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World Allergy Organization
WAO's mission: To be a global resource and advocate in the field of allergy, advancing excellence in clinical care through education, research and training as a world-wide alliance of allergy and clinical immunology societies.

Disease Summaries

Allergies in the Nose: Sinusitis

Definition of Sinusitis

Sinusitis is a disease resulting from inflammation of the sinuses in the face. Because the nasal passages and the sinuses are linked, it is rare to have sinusitis without also suffering from rhinitis, so the disease could more appropriately be called rhinosinusitis. The sinuses are pairs of air-filled cavities in the skull; they are found below the eyes in the cheeks (the maxillary sinuses), between the eyes (the ethmoid sinuses), above the eyes (the frontal sinuses) and at the back of, and between the eyes (the sphenoid sinuses). The sinuses are lined with the same kind of mucous membrane that lines the nose. The sinuses communicate with the nose through small openings known as ostia, and in the absence of inflammation the sinuses are ventilated with each breath. 

Click here for a graphic illustrating how sinusitis causes congestion.

Classification

Acute sinusitis: Inflammation of the sinuses, with accompanying symptoms, lasting for a few weeks. This type of sinusitis often results from bacterial infection following a common cold or upper respiratory tract viral infection.

Acute recurrent sinusitis: Repeated acute sinusitis episodes occurring several times per year, for two or more years.

Chronic sinusitis: Signs and symptoms of inflammation of the sinuses persisting many weeks. The role of bacterial infection in chronic sinusitis is less clear than in acute sinusitis, and this is more typical of an inflammatory disorder.

Symptoms of Sinusitis

Symptoms of Sinusitis Include:
  • nasal congestion, or blockage,
  • large quantities of green (purulent) mucus which may be blown from the nose, or run down the back of the throat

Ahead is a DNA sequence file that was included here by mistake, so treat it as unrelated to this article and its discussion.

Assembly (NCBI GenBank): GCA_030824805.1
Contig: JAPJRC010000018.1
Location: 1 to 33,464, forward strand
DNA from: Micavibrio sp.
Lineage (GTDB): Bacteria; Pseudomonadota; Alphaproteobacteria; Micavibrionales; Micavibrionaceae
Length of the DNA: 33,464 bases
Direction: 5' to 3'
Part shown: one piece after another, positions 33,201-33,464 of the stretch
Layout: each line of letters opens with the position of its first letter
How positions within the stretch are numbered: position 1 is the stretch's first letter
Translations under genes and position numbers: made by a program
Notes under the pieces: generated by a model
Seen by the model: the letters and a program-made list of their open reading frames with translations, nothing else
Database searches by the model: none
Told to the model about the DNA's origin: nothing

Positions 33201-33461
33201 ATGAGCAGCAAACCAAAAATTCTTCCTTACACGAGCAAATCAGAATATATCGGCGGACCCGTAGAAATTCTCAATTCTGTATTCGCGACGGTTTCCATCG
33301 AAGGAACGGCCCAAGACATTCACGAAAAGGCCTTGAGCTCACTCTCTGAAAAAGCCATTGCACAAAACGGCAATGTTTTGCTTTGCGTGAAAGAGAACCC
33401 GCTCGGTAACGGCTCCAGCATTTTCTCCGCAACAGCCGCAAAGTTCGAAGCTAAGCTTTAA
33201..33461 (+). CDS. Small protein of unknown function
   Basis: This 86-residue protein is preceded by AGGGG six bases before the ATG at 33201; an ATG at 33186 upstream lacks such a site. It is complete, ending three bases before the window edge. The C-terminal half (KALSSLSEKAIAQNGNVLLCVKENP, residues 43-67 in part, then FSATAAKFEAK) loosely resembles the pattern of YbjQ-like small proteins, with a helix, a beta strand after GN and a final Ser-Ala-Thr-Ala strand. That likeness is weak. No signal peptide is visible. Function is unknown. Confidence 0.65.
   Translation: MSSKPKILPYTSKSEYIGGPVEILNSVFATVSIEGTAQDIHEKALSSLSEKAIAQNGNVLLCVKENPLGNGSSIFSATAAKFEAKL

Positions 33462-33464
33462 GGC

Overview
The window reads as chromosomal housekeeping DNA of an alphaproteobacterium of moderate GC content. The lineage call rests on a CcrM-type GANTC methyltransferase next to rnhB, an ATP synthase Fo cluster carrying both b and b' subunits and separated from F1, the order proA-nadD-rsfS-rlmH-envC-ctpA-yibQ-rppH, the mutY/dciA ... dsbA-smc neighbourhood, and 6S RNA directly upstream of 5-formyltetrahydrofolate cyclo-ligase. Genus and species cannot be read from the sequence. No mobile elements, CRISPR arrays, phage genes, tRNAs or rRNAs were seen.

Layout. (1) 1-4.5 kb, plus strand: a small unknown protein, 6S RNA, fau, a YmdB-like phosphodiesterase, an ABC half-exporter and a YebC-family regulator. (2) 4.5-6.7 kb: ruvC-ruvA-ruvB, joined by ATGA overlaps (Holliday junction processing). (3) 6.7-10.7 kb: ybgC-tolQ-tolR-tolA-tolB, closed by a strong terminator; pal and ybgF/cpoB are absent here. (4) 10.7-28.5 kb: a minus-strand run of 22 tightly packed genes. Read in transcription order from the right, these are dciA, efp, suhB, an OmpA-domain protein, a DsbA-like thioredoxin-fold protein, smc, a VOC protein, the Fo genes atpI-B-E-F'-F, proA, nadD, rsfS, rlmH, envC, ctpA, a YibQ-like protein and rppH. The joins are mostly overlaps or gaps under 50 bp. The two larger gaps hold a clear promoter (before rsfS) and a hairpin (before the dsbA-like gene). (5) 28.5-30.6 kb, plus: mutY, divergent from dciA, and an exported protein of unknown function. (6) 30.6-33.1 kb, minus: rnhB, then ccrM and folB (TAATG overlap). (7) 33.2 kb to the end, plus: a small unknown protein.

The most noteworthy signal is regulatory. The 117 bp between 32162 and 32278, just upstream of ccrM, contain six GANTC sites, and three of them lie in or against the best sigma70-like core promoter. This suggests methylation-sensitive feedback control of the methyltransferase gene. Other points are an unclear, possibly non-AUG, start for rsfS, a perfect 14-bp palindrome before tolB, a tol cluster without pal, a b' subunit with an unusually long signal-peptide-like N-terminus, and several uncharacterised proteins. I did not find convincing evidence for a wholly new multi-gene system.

• cough
  • sensation of pain and fullness over the affected sinus
  • fever

Ordinary mucus is clear or light yellow. Infections cause mucus to thicken and darken. During a cold mucus often becomes dark yellow. With bacterial infections, which occur in sinusitis, the mucus can become green or dark gray.

Causes of Sinusitis

Acute sinusitis commonly begins with a cold which blocks the outflow of mucus from the sinuses, resulting in bacterial infection.

Sinusitis may be caused by benign growths in the nose called polyps. Persistent nasal congestion and loss of sense of smell can suggest the presence of polyps.

Other Common Conditions Which Can Cause, or are Associated with, Sinusitis
  • Allergic and non-allergic rhinitis
  • Anatomical abnormalities in the nose
  • Aspirin sensitivity
  • Immune system deficiencies – lack or inadequacy of antibody defense in the blood
  • AIDS
Less Common Conditions Which Cause, or are Associated with, Sinusitis
  • Cystic fibrosis
  • Bronchiectasis
  • Cocaine abuse
  • Rhinitis medicamentosa (rhinitis caused by overuse of nasal decongestants)
  • Abnormally slow and disrupted clearance of mucus from the sinuses (Ciliary dyskinesia, Kartagener’s syndrome, Young’s syndrome)
  • Wegener’s granulomatosis

How Is Sinusitis Diagnosed?

  • History of symptoms
  • Physical findings
  • Rhinoscopy – examination of the nose
  • If symptoms fail to respond to initial treatment, a computerised tomography (CT) scan of the sinuses may be recommended to confirm the diagnosis of sinusitis before different or additional therapy is initiated

Treatment of Sinusitis

Acute Sinusitis
  • Antibiotics until the patient is well. Some physicians who regularly treat acute sinusitis give antibiotics for 5-7 days after no more discolored discharge is present.
  • Decongestant twice daily for 3-7 days, applied into the nose or taken by mouth, to open and drain the sinuses
  • Oral hydration – patient recommended to drink 6 to 8 full glasses of water a day to aid mucus flow
  • Nasal washes with saline solution to clear secretions and open air communication
  • For patients with allergic rhinitis, a second-generation, non-sedating antihistamine may be included to reduce the symptoms
  • Surgery: in cases of severe acute sinusitis which has not responded to medical therapy, endoscopic surgery to remove obstructive nasal mucosa, damaged bone, mucus and pus may be recommended
Chronic Sinusitis
  • Antibiotics for a longer period of time (3-6 weeks)
  • Nasal decongestant twice daily for 7-14 days
  • Topical nasal corticosteroid to prevent rhinitis medicamentosa developing from the use of the decongestant, and to keep communication with outside air open to prevent recurrence of disease
  • Oral hydration
  • Nasal washes
Allergic Fungal Sinusitis
  • Surgery and corticosteroids
  • For invasive fungal sinusitis, antifungal treatment may be tried

Links to Additional Information on Sinusitis

American Academy of Allergy, Asthma and Immunology (AAAAI)
www.aaaai.org/public/publicedmat/sinusitis/default.stm
www.aaaai.org/public/publicedmat/tips/sinusitis.stm
www.aaaai.org/public/publicedmat/tips/spanishtips/sinusitis.stm (in Spanish)

American College of Allergy, Asthma and Immunology (ACAAI)
www.allergy.mcg.edu/advice/sinus.html

Australasian Society of Clinical Immunology and Allergy (ASCIA)
www.allergy.org.au/aer/infobulletins/allergy_sinusitis.htm